Upon selecting Edit Borders you will have the Cell Border Properties dialog box where you can define the linetypes and their properties of the cells within your table in six steps.

  1. This defines the lineweight of your table cell. You must have the lineweight set then select the border lines (red arrow) as to where you want the property to take place.  Note: Your change will NOT appear in the preview box; you will have to move back out to AutoCAD and turn your lineweight on to see the change.
  2. Set the Linetype.
  3. Set the Color.
  4. Yes, you can have a double line.
  5. Spacing of the cells and lines.
  6. Preview button is where you assign the properties of the individual line segments. For example, say you only want the bottom line to be a bold line—this is where you can modify that property.

Select the Cell Border Properties Image to be taken to a video demonstration on this topic.

  1. This defines the lineweight of your table cell. You must have the lineweight set then select the border lines (red arrow) as to where you want the property to take place.  Note: Your change will NOT appear in the preview box; you will have to move back out to AutoCAD and turn your lineweight on to see the change.
  2. Set the Linetype.
  3. Set the Color.
  4. Yes, you can have a double line.
  5. Spacing of the cells and lines.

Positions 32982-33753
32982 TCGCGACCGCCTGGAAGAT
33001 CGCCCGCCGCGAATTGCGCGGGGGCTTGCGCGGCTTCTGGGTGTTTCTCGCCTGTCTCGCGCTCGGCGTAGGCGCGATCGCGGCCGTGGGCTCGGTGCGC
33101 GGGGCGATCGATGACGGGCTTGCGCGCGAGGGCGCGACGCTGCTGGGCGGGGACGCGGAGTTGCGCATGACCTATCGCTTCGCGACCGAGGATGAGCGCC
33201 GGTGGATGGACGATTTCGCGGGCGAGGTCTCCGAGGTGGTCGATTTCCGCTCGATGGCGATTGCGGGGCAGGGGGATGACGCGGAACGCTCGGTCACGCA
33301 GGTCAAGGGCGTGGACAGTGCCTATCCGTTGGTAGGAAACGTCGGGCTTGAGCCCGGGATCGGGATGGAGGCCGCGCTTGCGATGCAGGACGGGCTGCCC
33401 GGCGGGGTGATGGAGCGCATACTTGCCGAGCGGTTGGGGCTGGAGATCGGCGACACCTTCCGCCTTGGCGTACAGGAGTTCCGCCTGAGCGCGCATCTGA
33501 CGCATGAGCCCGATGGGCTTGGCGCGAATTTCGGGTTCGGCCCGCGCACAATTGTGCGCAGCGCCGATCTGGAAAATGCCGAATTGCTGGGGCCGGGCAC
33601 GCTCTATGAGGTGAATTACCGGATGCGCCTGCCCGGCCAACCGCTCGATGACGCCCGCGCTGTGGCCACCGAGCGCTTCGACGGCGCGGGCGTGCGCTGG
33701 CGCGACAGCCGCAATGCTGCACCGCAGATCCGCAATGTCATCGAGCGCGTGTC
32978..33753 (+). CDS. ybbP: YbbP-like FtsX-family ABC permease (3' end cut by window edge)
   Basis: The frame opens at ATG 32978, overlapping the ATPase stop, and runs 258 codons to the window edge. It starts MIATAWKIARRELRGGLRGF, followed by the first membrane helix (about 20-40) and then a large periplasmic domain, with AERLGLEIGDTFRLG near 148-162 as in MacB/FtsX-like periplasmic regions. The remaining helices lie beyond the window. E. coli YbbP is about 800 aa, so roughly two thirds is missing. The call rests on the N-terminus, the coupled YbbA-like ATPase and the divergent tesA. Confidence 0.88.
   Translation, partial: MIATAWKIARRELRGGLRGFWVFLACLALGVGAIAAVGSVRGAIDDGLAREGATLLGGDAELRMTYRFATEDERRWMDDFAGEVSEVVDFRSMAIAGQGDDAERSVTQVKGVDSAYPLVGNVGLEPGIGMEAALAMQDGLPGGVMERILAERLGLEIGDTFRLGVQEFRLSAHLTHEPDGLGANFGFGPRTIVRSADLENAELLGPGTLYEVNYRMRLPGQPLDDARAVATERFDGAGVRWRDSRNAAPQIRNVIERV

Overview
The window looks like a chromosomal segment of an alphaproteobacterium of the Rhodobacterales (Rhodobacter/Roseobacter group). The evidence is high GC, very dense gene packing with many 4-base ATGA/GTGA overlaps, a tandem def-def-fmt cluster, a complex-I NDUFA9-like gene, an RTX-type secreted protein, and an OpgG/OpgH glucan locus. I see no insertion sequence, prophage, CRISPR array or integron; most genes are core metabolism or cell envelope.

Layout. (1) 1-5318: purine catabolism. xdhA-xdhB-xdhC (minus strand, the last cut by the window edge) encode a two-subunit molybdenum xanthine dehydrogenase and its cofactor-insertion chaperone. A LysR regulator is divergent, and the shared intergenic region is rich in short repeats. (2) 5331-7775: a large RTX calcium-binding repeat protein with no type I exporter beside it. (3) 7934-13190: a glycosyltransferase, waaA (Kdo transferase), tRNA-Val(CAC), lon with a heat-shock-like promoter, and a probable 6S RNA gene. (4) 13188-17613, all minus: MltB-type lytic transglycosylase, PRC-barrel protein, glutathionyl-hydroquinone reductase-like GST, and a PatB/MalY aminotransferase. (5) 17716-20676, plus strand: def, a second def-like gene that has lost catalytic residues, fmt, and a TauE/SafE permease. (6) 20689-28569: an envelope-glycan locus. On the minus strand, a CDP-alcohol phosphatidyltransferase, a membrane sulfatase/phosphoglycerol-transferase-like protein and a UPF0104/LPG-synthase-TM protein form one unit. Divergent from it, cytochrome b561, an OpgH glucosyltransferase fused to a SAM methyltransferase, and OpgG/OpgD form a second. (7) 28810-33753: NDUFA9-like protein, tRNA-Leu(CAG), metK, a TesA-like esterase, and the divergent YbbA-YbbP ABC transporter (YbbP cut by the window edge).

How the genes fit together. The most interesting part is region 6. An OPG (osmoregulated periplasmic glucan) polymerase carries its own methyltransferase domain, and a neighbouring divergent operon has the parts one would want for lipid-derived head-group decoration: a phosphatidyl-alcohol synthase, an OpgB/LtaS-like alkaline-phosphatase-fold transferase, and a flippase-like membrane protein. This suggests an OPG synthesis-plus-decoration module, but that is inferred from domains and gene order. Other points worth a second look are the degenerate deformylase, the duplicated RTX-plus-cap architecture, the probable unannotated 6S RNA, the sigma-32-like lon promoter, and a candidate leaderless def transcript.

6. Preview button is where you assign the properties of the individual line segments. For example, say you only want the bottom line to be a bold line—this is where you can modify that property.

Creating a Legend Table

We are going to take what we have learned with Cell Styles and Borders and create a legend table which will contain our block symbols and a description. The power of this feature is that all your blocks and text will be aligned at the same location.  The following image shows a base map with four typical symbols that are labeled with fields.

You can perform this in paper space or model space. Move to your standard legend area and select a table with two columns (one for the symbol and one for the description) and four rows (identifying the four symbols we have in our drawing). Once your table is in your drawing select the first cell under the main header cell as shown below.

Click on the image to be taken to a video demonstration on how to create a legend with a table.

Follow the steps below to add your block to the table cell.

  1. Select and highlight the cell where you want your block to be placed. This will bring up the Table Cell contextual ribbon.
  2. Select Block from the ribbon.
  3. Select your block.
  4. Turn AutoFit off.  We want to be able to control the size of our symbol, keeping them all consistent. This is good because most legend items are not the same size.

Our table should look like what is shown in Figure 9. Note: I have added the title legend and the words recovery well location for our description. Use standard text tools and justification to get the text to appear the way you want. For the legend I used a top left justification, bold text, and underline. For the description use the middle left and a standard text.  Use the Autofill setting to copy the symbols and text to the remaining three sections. Change the symbols by selecting the cell and changing the block.